Estates‎ > ‎

Executor's Duties

Initially, the Executor should locate the Last Will and Testament and carry out any burial instructions.

A. Probate 

    1. Assist attorney in proving the Will. 
    2. Provide names and addresses for family tree. 
    3. Attorney will prepare all the necessary documentation for the probate proceeding and secure the necessary signatures and/or notices to the proper parties. 
    4. Once Letters Testamentary are issued to the Executor/Executrix, he or she is authorized to act. 

B. Safeguarding Assets 

    Immediate protective measures are often required to safeguard assets: 

    1. Preserve - Take necessary steps to preserve assets from loss or vandalism. 
    2. Protect - Obtain general knowledge of decedent’s assets. Arrange to protect value.
    3. Insure - Arrange for additional or new fire or liability insurance, if necessary. 
    4. Collect - Collect valuable files, records and papers to insure their safekeeping and turn over to the attorney. 

C. Assembling Assets 

    Locate and collect all known assets. Search for those that are unknown. The following should be considered: 

    1. Bank accounts and cash 
    2. Safe deposit box 
    3. Household and personal effects 
    4. Securities 
    5. Life insurance and annuities 
    6. Real estate 
    7. Retirement and IRA documents 
    8. Property out of state 9. Miscellaneous 

D. Appraisal and Valuation 

    The attorney and Executor will establish date of death values by qualified appraisals. More extensive work is necessary to value closely-held interests. 

E. Consideration of Assets 

    The attorney will set up an estate checking account with liquid estate assets out of which all debts and administration expenses will be paid. The Executor will be authorized to sign all estate checks. Distribute specific bequests when appropriate. 

    Take into consideration the family’s wishes wherever possible provided they are consistent with the terms of the Will and accepted rules of law.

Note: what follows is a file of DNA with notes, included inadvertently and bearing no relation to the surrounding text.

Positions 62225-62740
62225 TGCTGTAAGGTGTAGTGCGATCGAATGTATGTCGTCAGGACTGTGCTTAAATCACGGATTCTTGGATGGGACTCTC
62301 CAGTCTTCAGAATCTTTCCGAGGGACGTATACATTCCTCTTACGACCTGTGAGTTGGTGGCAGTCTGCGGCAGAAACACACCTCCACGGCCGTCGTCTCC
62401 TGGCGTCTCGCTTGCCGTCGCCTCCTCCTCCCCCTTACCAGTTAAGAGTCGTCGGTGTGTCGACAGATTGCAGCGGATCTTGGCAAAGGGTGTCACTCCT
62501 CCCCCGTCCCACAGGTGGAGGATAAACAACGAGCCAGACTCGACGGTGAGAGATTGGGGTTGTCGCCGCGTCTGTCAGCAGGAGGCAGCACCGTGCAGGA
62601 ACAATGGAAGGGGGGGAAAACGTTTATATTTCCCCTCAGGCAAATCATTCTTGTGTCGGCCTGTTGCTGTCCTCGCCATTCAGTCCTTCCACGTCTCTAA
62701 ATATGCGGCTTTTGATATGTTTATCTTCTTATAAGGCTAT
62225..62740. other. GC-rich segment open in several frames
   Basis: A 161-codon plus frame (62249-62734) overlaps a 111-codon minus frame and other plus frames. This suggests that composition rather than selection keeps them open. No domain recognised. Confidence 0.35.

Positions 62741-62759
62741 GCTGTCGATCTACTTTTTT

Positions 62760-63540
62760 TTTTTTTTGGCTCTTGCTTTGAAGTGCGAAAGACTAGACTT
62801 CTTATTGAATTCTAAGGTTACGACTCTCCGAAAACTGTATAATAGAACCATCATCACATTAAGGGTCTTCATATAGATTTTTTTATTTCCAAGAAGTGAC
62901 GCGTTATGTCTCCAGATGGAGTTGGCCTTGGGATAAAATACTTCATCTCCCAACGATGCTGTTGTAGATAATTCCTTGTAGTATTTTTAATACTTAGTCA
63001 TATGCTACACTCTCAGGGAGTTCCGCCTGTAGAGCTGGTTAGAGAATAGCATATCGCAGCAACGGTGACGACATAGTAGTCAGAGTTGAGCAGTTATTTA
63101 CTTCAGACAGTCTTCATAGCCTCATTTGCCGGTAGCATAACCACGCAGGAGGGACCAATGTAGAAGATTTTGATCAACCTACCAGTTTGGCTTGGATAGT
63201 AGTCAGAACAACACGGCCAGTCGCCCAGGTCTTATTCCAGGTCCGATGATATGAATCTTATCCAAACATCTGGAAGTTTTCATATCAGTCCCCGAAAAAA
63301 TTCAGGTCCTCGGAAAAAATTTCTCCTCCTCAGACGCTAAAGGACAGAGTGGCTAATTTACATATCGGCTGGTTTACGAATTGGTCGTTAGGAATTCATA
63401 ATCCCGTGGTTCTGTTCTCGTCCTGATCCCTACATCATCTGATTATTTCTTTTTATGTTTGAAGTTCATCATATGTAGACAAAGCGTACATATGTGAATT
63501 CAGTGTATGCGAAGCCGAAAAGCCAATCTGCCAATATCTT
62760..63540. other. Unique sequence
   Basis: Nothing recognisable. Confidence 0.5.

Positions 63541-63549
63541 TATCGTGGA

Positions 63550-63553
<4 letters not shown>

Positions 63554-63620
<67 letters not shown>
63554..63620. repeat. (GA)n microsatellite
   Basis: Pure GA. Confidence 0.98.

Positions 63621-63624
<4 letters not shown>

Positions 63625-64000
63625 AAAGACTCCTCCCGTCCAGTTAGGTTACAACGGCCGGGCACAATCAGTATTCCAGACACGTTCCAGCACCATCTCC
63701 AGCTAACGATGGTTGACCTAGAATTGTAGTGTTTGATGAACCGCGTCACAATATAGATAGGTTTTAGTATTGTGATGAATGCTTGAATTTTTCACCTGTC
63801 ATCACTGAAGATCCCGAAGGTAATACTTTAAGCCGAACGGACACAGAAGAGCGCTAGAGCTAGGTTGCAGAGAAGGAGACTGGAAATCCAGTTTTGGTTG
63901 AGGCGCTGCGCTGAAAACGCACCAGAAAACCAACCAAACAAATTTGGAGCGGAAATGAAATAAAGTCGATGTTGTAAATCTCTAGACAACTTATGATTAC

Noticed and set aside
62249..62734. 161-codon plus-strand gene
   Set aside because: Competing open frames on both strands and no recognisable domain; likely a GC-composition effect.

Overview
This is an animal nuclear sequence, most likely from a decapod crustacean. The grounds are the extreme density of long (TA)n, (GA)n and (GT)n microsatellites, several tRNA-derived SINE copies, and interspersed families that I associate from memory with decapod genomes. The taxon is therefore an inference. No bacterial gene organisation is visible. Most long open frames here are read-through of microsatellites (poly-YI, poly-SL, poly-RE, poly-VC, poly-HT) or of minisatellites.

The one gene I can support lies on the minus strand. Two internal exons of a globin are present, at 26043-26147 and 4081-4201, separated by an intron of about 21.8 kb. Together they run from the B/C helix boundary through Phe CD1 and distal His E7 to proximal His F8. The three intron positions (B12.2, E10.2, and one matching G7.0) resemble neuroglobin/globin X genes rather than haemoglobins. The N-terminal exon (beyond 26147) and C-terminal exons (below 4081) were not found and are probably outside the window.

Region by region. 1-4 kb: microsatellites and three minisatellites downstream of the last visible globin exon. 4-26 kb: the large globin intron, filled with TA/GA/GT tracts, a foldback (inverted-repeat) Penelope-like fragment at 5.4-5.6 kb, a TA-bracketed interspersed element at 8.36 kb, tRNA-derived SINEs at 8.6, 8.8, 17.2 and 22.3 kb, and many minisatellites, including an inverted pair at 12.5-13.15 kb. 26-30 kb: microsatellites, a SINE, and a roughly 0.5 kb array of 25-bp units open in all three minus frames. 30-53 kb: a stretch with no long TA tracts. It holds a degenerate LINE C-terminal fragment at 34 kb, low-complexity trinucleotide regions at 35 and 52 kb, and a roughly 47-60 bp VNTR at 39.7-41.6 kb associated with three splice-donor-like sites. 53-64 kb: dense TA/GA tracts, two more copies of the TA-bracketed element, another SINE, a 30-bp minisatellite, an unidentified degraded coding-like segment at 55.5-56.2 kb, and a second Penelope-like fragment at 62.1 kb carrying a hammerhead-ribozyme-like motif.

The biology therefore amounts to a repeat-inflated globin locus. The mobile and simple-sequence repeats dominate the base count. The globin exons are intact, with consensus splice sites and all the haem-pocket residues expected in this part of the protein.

1. Personal property - Distribute specific bequests as soon as possible after probate and appraisal. Where sale is indicated, decide upon most advantageous time and method of disposal, with special consideration for objects of unusual value. 
    2. Business interests - Obtain complete information with respect to the operation of decedent’s business. Determine policy as to continuation, liquidation or sale within limits of powers granted in Will or prior agreements. 
    3. Securities - Analyze and review securities periodically with attorney, to determine which should be retained or sold, taking into consideration: the investment qualifications of securities, market conditions, cash required to settle the estate, income tax status of securities and beneficiaries, and ultimate distribution of property either outright or in trust.   
    4. Real Estate - Where sale is to be made, obtain expert appraisal, examine leases, encumbrances, and condition of property. 

F. Payment of Claims 

    The Executor must investigate all claims made against the Estate in order to determine the validity of the claim. If the claim appears doubtful, proof is required. Improper claims will be rejected and proper claims must be paid promptly. It may become necessary to defend suits brought for the rejected claims. Some claims have priority status, i.e., those for exempt property, administrative expenses, funeral expenses, taxes, Medicaid reimbursement, etc. 

G. Taxes